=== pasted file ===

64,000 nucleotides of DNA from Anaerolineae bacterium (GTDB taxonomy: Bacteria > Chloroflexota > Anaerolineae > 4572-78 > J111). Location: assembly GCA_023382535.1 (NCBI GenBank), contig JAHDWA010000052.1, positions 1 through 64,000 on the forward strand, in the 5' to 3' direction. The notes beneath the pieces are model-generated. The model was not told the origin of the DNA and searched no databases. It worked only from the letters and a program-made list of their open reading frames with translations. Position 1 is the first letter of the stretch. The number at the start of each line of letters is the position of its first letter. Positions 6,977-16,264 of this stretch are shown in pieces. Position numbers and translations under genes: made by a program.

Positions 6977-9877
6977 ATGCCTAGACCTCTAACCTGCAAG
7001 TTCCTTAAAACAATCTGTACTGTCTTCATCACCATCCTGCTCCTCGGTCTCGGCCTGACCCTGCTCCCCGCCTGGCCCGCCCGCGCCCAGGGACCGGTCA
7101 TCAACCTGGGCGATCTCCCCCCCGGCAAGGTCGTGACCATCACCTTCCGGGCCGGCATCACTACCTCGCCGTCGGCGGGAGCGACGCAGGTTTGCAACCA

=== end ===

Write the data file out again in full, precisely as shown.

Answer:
64,000 nucleotides of DNA from Anaerolineae bacterium (GTDB taxonomy: Bacteria > Chloroflexota > Anaerolineae > 4572-78 > J111). Location: assembly GCA_023382535.1 (NCBI GenBank), contig JAHDWA010000052.1, positions 1 through 64,000 on the forward strand, in the 5' to 3' direction. The notes beneath the pieces are model-generated. The model was not told the origin of the DNA and searched no databases. It worked only from the letters and a program-made list of their open reading frames with translations. Position 1 is the first letter of the stretch. The number at the start of each line of letters is the position of its first letter. Positions 6,977-16,264 of this stretch are shown in pieces. Position numbers and translations under genes: made by a program.

Positions 6977-9877
6977 ATGCCTAGACCTCTAACCTGCAAG
7001 TTCCTTAAAACAATCTGTACTGTCTTCATCACCATCCTGCTCCTCGGTCTCGGCCTGACCCTGCTCCCCGCCTGGCCCGCCCGCGCCCAGGGACCGGTCA
7101 TCAACCTGGGCGATCTCCCCCCCGGCAAGGTCGTGACCATCACCTTCCGGGCCGGCATCACTACCTCGCCGTCGGCGGGAGCGACGCAGGTTTGCAACCA